Police Check Parked CarsPosted: Updated:
RICHLAND, Wash. - Richland police write a traffic ticket to a Kennewick man after an officer runs a check on his license in a Walmart parking lot.
The driver claims police violated his rights, but officers said it was perfectly legal.
Most people know police can write you a ticket when your registration expires. The question is, Do police have the right to check your car when its sitting in a parking lot?
That's exactly what happened to Gary Sweet. Thursday, Sweet appeared in Benton County District Court contesting tickets he got back in May.
Sweet said he parked his car at the Richland Walmart. An officer drove by, saw Sweet's tabs had expired, ran a check on his plates, found out his license was suspended, and wrote him a ticket.
"I think it's a civil rights violation. I think the 4th Ammendment of the Constitution should protect us against those unreasonable searches on private property," said Sweet.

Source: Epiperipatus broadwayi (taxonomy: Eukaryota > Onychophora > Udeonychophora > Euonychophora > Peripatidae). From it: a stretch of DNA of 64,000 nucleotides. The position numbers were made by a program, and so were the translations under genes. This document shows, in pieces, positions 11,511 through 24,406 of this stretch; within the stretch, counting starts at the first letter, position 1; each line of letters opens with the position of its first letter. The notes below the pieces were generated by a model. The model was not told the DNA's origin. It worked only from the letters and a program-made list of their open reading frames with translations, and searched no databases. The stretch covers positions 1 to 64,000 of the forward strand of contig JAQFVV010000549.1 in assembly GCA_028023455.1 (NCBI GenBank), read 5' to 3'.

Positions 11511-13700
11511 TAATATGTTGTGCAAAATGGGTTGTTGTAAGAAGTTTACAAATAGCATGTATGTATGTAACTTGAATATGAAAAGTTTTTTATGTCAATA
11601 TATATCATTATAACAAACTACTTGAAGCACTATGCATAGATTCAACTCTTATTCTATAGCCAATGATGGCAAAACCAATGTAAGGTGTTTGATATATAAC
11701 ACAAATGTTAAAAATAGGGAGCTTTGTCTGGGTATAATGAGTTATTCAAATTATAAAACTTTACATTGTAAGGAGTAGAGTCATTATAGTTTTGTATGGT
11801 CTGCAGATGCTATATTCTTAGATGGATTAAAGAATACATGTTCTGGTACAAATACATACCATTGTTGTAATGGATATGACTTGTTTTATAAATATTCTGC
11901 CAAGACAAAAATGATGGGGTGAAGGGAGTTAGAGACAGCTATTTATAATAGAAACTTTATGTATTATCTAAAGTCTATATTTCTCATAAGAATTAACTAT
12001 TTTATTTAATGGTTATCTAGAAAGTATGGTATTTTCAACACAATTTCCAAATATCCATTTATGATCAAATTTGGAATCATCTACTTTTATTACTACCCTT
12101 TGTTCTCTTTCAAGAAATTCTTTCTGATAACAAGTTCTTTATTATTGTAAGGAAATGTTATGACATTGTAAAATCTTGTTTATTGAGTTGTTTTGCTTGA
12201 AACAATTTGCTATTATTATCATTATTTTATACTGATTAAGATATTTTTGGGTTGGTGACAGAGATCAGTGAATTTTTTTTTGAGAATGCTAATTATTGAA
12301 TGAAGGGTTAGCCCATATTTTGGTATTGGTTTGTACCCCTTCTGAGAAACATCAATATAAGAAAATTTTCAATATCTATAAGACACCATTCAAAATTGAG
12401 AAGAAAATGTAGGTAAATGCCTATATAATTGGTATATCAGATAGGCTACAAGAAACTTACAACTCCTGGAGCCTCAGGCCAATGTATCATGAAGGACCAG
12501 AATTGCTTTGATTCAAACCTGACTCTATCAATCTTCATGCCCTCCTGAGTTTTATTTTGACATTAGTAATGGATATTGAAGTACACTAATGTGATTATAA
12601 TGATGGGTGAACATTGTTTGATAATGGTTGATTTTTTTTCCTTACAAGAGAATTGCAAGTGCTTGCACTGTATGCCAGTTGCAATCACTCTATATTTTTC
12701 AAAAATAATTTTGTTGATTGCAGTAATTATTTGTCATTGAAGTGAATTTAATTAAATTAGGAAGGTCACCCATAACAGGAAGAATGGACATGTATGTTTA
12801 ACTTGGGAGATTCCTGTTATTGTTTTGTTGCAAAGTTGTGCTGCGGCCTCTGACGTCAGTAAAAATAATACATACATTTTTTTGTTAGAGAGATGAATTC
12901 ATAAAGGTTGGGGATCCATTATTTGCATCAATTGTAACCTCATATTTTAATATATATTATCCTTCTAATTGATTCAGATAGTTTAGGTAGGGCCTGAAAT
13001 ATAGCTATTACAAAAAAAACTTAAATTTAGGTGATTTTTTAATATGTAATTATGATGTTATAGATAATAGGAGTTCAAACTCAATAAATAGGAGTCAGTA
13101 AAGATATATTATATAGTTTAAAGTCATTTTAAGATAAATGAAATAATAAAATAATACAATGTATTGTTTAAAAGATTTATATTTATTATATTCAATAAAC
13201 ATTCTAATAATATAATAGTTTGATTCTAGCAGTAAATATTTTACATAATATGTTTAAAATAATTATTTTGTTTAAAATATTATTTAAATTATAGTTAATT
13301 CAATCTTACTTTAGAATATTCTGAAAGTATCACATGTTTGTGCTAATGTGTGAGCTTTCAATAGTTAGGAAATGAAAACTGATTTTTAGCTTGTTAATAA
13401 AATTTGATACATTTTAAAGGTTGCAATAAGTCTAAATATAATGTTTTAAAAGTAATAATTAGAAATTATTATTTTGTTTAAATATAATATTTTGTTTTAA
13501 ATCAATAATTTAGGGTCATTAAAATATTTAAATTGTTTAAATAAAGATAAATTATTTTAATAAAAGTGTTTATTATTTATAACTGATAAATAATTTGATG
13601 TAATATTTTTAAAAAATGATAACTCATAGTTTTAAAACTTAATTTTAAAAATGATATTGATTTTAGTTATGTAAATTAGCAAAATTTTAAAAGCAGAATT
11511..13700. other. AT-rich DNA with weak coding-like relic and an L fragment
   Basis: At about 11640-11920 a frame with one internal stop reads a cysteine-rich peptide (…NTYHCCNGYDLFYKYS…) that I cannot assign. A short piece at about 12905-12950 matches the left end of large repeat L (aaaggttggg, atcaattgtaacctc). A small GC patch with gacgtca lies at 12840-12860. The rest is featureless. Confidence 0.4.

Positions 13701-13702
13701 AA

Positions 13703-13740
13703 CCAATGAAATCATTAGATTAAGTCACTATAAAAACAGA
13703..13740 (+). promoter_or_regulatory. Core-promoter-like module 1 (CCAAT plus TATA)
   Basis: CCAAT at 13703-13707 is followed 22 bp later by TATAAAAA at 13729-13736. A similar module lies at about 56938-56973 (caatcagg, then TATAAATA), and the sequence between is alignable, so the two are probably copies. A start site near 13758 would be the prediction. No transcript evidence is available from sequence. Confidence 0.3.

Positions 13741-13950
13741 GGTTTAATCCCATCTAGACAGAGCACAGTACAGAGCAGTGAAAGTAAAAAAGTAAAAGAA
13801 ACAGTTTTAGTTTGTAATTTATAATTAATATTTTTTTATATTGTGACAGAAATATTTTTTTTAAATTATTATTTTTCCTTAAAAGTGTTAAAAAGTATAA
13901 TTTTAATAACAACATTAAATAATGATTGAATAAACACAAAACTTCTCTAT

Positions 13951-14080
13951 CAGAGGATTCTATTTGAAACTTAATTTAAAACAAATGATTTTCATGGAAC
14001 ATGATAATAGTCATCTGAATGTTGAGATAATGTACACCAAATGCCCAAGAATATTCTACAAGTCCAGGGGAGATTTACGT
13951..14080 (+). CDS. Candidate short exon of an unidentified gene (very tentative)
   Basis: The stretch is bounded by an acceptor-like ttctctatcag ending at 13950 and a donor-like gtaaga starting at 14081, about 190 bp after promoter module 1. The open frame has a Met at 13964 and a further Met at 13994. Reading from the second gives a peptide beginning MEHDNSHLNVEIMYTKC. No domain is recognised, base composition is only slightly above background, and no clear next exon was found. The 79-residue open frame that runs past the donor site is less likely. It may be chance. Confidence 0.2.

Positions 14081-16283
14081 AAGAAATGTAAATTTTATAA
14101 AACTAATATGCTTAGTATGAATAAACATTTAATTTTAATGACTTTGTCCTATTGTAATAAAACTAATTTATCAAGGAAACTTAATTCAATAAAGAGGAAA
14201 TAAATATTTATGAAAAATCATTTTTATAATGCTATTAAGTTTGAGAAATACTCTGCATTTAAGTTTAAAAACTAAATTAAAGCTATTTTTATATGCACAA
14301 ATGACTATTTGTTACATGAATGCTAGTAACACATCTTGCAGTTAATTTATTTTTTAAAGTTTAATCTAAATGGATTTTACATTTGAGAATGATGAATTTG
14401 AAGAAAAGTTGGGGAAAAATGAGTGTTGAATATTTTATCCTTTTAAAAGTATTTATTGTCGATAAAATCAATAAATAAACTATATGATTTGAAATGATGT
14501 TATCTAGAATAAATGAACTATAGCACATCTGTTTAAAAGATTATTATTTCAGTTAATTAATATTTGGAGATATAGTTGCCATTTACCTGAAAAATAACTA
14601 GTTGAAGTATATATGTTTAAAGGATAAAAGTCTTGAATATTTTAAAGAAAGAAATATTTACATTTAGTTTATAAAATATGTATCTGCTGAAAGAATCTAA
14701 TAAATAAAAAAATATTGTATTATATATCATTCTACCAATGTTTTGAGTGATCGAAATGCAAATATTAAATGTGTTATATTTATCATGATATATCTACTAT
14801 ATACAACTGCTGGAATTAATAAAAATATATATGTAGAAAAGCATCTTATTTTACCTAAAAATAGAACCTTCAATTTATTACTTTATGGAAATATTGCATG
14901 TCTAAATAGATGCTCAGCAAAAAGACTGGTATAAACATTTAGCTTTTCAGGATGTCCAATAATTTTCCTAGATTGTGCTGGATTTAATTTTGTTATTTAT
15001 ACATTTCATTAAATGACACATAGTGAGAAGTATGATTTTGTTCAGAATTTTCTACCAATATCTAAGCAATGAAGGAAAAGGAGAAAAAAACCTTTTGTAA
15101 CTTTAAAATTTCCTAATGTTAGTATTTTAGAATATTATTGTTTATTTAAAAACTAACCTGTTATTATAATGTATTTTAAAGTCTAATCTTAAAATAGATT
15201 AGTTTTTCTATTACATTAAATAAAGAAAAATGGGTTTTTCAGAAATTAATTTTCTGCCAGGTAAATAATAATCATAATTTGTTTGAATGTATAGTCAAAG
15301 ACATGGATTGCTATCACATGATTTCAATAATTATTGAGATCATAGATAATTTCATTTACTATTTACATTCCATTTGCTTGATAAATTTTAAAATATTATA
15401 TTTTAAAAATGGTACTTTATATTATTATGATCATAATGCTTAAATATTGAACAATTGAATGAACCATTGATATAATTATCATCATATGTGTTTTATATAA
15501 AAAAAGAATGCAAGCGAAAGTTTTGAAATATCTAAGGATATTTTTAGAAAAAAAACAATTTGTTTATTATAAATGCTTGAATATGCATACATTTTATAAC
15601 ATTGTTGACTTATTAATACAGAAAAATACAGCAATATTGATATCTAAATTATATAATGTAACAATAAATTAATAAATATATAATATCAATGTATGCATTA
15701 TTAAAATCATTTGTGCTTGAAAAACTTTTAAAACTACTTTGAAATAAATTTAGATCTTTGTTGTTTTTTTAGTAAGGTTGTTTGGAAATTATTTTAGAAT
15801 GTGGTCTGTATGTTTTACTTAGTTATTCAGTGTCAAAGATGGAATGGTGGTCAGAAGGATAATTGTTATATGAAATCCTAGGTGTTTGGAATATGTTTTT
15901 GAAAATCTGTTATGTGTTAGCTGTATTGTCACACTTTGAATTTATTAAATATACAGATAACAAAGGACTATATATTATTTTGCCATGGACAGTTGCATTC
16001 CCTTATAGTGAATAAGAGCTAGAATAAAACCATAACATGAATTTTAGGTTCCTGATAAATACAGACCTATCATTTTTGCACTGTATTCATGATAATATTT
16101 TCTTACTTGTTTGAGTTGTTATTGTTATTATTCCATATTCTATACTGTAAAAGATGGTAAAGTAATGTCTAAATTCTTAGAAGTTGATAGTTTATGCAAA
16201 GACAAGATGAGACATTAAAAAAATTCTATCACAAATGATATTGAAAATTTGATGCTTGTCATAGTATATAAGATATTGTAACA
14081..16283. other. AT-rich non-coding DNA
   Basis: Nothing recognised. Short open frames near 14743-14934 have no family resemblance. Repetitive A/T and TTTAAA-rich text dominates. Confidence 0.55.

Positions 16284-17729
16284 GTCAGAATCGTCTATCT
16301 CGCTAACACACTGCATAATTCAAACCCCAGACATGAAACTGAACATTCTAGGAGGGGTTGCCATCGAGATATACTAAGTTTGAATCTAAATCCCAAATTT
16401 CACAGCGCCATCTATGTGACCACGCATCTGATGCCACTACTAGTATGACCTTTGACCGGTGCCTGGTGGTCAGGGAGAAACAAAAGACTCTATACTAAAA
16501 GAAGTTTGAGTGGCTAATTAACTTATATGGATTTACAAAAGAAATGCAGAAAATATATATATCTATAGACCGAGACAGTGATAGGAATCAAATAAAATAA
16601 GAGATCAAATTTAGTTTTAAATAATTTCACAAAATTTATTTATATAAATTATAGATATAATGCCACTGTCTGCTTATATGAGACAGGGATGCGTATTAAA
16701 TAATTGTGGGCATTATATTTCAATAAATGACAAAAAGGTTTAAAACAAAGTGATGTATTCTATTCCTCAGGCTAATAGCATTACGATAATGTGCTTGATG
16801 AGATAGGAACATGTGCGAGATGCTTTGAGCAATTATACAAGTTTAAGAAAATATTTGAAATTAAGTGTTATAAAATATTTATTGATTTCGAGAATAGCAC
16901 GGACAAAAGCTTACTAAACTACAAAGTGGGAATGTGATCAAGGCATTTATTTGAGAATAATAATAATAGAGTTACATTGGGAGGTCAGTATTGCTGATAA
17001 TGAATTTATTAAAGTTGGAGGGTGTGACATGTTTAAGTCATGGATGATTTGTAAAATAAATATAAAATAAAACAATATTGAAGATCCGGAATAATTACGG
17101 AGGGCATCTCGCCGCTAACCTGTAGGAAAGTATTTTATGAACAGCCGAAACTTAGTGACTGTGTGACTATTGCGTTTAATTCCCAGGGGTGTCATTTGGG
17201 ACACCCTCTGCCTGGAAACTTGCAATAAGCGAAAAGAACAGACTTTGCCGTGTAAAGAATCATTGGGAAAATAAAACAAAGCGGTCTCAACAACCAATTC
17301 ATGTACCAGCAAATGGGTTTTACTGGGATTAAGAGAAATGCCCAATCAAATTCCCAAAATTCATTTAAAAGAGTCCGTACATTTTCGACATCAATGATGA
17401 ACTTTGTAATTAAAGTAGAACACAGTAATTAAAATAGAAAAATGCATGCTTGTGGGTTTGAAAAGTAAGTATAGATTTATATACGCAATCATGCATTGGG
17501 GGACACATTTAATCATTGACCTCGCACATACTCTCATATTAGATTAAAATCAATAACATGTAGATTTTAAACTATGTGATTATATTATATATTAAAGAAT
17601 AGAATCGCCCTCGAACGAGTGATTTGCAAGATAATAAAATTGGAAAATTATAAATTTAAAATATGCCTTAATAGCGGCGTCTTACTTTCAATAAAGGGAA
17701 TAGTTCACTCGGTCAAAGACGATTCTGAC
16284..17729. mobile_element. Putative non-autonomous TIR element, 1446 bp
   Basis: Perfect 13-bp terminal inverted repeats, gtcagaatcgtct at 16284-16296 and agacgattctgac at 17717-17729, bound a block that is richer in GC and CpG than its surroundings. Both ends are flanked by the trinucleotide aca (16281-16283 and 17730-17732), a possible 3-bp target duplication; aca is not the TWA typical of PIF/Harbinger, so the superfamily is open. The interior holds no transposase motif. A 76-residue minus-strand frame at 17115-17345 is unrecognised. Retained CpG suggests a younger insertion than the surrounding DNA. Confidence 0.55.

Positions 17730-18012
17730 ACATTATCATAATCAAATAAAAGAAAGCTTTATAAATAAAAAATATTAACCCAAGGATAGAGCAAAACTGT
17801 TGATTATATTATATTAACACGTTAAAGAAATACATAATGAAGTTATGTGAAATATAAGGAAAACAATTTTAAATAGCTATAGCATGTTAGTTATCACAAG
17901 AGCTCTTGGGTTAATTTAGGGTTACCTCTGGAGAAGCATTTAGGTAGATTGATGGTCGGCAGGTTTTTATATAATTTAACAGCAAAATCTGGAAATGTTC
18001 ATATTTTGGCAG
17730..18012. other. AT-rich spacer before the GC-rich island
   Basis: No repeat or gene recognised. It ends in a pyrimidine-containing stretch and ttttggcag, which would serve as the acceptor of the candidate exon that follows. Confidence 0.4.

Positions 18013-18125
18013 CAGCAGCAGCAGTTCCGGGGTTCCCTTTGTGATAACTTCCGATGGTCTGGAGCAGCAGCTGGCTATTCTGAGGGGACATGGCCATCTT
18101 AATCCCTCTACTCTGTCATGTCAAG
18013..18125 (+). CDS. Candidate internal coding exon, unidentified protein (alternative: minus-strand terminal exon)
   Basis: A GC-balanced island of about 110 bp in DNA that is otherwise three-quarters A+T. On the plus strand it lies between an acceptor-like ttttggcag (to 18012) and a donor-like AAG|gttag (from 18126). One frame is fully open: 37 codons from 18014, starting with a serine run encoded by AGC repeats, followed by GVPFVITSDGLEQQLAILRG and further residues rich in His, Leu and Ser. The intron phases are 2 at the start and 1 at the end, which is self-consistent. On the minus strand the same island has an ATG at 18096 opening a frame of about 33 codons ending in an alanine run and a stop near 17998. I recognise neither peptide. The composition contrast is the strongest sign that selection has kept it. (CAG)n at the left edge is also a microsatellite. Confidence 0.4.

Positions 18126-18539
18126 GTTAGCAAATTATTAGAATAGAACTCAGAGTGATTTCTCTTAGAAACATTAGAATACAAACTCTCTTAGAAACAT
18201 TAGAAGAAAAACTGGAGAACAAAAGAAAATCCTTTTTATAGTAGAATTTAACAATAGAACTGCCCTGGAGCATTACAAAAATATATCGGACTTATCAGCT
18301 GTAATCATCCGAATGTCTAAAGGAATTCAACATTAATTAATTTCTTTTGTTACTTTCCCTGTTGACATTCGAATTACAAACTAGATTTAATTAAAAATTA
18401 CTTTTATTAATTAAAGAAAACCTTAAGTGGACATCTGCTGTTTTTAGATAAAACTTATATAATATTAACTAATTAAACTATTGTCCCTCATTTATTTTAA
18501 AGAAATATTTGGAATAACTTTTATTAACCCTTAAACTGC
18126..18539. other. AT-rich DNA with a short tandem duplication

However, Richland officers said even though Walmart owns the parking lot, that area is open to the public, and open game for officers to write you a ticket.
"Any place the public has access to, we can make contacts and obtain information that is public information, such as your vehicle registration," said Capt. Mike Cobb, Richland Police Department.
Cobb said that doesn't mean officers can stick their nose around wherever they want.
"Now if this were a fenced compound were I owned it and I restricted access to only my family members, and I had a huge 8 foot wall around it that was not visible from public property, that's a different scenario."
But that's not logic Sweet said he agrees with. And he plans to take his case to trial, now set for September 14th.